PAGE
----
### Table 6.1: Comparison of accuracy and conciseness of the surfaces after each phase. Accuracy is measured by the residual sum of squares Edist; conciseness is measured by the number of kilobytes required to store the representation in compressed form.

1994

### Table 6.1: Comparison of accuracy and conciseness of the surfaces after each phase. Ac- curacy is measured by the residual sum of squares 69100105115116; conciseness is measured by the number of kilobytes required to store the representation in compressed form.

1994

### Table 6.1: Comparison of accuracy and conciseness of the surfaces after each phase. Accuracy is measured by the residual sum of squares Edist; conciseness is measured by the number of kilobytes required to store the representation in compressed form.

1994

### Table 2. Irredundant and Minimal Prime Cover Computation Results. These tables show that in all cases the sizes of the prime covers generated using the algorithms presented here are much smaller than the numbers of prime implicants of the Boolean functions under treatment, and that in most cases they provide users with a very concise representation of the function under treatment. In all cases the CPU times needed to compute the minimal prime covers are larger than the CPU times needed to compute the irredundant prime covers, though these irredundant prime covers are in most cases nearly as good as the minimal prime covers. 9

"... In PAGE 9: ...Experimental Results Table 1 and Table2 present the experimental results that have been obtained using the di erent prime cover computation algorithms presented in this paper. Column \#Vars quot; of Table 1 gives, for each of the treated examples, the number of variables of the function to be covered, and column \j f j quot; the size of the BDD that represents this function.... ..."

### Table 4 shows the average number of prototypes created by MSP for each data set. The first column indicates the number of output classes for the appropriate data set. This may be thought of as a lower bound on the number of prototypes required by MSP. The second column indicates the average number of prototypes actually created by MSP. The third column indicates the number of instances in the training set (an upper bound on the number of prototypes), and the fourth column is the ratio #Prototypes/#Instances. This ratio gives an indication of parsimony, indicating to what degree the training information was able to be assimilated into a concise representation. As may be seen from the table, a high degree of parsimony is achieved in all cases. For all data sets, MSP created no more than an average of seven prototypes per output class, which always resulted in at least an 87% reduction in information stored.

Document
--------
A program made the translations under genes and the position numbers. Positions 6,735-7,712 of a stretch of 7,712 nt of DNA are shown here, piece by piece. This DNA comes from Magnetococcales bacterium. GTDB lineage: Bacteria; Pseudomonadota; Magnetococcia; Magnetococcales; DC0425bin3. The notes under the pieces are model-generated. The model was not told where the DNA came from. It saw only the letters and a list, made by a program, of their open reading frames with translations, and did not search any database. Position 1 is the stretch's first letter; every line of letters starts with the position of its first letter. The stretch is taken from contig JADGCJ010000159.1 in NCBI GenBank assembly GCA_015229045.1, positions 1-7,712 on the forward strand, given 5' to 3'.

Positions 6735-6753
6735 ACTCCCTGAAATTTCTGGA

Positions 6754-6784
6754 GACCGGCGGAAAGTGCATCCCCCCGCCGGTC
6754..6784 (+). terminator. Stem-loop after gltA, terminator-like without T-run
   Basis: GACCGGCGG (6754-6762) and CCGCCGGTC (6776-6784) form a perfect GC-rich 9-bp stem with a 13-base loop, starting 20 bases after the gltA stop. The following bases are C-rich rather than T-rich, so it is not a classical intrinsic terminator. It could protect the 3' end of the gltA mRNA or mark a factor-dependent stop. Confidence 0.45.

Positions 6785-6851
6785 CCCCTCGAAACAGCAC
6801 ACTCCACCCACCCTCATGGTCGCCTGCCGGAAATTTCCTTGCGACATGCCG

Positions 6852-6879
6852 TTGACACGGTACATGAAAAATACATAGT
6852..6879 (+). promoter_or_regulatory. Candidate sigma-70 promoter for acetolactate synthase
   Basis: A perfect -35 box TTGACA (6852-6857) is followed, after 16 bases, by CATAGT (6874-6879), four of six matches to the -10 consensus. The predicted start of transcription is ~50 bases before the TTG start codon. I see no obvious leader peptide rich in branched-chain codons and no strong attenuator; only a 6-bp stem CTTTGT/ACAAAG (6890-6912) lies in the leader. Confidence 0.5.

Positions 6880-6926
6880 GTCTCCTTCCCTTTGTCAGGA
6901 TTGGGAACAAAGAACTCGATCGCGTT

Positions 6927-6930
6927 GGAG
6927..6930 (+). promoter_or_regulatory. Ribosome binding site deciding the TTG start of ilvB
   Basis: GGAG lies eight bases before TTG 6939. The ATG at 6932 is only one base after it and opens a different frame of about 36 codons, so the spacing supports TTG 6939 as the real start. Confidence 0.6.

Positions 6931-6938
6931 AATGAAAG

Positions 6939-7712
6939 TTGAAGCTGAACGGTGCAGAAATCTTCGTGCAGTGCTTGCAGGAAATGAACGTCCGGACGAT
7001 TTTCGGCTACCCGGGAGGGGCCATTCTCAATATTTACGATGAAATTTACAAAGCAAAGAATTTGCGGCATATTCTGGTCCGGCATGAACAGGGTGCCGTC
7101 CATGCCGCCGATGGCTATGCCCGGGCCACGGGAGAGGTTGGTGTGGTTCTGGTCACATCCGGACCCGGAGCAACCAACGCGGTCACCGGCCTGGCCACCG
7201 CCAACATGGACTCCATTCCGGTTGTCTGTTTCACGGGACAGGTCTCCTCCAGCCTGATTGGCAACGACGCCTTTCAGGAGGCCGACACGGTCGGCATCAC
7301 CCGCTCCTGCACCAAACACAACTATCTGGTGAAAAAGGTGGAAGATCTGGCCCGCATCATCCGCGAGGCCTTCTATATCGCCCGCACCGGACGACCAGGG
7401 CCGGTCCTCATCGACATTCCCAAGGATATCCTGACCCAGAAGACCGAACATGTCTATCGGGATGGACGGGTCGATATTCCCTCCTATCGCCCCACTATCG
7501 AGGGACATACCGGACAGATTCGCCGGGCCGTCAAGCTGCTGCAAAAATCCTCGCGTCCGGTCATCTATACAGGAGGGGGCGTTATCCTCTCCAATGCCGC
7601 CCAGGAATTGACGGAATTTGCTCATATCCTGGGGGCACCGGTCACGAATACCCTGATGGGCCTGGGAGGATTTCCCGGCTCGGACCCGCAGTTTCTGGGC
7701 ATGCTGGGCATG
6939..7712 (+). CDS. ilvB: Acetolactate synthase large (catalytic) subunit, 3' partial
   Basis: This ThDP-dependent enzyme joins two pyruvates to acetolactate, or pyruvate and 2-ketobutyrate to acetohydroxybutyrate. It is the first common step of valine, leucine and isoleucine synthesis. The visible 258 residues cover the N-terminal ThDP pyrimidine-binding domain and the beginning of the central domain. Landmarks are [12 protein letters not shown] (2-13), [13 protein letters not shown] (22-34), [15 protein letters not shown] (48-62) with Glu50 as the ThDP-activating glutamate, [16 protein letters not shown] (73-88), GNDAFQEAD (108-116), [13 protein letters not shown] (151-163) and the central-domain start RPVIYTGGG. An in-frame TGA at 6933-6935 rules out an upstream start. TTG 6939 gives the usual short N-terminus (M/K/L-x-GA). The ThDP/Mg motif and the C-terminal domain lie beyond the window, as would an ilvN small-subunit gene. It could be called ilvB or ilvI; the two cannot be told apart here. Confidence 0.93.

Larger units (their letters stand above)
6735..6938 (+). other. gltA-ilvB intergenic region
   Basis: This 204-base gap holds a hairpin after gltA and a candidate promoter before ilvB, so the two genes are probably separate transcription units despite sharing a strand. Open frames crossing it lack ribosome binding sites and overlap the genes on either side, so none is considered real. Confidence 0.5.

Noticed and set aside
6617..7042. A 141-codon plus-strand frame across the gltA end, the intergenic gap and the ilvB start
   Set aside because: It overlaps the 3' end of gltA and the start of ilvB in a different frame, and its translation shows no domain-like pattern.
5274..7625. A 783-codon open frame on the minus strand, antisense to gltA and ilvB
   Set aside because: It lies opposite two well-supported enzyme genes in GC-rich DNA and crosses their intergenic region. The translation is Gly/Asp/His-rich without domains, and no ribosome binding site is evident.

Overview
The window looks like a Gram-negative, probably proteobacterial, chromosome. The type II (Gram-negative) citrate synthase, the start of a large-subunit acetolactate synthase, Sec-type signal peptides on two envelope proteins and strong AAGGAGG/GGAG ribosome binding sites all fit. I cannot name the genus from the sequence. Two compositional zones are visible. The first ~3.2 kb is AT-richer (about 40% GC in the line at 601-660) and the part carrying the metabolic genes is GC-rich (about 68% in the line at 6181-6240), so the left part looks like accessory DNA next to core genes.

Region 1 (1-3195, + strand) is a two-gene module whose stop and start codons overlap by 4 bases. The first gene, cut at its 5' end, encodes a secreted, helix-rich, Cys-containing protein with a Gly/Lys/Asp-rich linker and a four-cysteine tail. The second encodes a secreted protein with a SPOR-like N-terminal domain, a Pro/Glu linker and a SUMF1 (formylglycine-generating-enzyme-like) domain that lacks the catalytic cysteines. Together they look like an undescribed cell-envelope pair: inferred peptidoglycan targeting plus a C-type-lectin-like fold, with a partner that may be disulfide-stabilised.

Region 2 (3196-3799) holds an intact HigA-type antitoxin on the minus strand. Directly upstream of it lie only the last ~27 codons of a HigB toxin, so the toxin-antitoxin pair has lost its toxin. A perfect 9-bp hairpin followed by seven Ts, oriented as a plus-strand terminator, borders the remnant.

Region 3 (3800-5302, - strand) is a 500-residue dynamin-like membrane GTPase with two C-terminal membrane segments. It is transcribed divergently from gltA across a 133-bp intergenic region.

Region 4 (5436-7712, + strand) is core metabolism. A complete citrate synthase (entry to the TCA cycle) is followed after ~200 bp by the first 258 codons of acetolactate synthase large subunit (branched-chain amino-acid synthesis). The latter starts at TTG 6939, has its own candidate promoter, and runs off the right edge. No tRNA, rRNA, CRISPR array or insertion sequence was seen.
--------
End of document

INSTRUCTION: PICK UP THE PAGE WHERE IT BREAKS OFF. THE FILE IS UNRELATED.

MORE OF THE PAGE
"... In PAGE 8: ... Table4 . Number of prototypes created by MSP 4.... ..."

### Table 1. Time and space costs of polymorphic type analyses. The main contribution of this paper is the application of abstract compilation to polymorphic type inference associating each type with an incarnation of the Prop do- main. It is this view which has led us to a concise and e cient implementation of a type system. Of particular interest is the application of an open semantics and algebraic simpli cation to obtain time and space e cient analyses. Acknowledgments We thank Roberto Giacobazzi, Phuong Lan Nguyen, T.K. Lakshman and Eyal Yardeni for useful discusions on types. Bart Demoen is partially sponsored by contract IT/4 of the Belgian D.W.T.C.

1994

"... In PAGE 10: ... As programs and/or the domain of types grow larger it becomes crucial to maintain a concise representation in the implementation. In fact the polymorphic type analysis for the balance program of Example 6 is already not reasonable following the naive approach (see Table1 below). Instead, we follow an approach in which lub=3 and neq=2 predicates in the bodies of the (abstract) clauses are viewed as open predicates and hence not unfolded in the evaluation of the least xed point.... In PAGE 13: ... 6 Discussion The analyses described in this paper are implemented in Prolog and consist of 150 lines of code for the analyzer which is based on \standard quot; TP semantics and 400 lines for the analyzer which is based on an open semantics. Table1 illustrates the advantage of considering an open semantics in analyses of this type. The rst column of numbers indicates the time (in seconds running on a SPARC1 station) and the space (number of facts) costs for the analyzer based on the TP semantics.... ..."

Cited by 37

### Table 3: Conciseness by Target Complexity

2005

"... In PAGE 12: ... Like accuracy, conciseness too declined as the complexity of targets increased. Table3 breaks down the comparative conciseness rates according to the complexity of the targets. 4.... ..."

### Table 9 descriptive statistics of concise

2006

"... In PAGE 13: ...able 8 descriptive statistics of interpretability ..................................................67 Table9 descriptive statistics of concise .... In PAGE 66: ... Although in this case it is not the mean of item 24, the item causing the low alpha, that differs from other items, which does happen to be the case with another item in this scale. It is the high standard deviation and variance, as seen in Table9 that lead to believe that it is not standard for a product to contain an abstract. The items that deal with the irrelevance of text and superfluous pages show a better correlation then with the item on the abstract.... ..."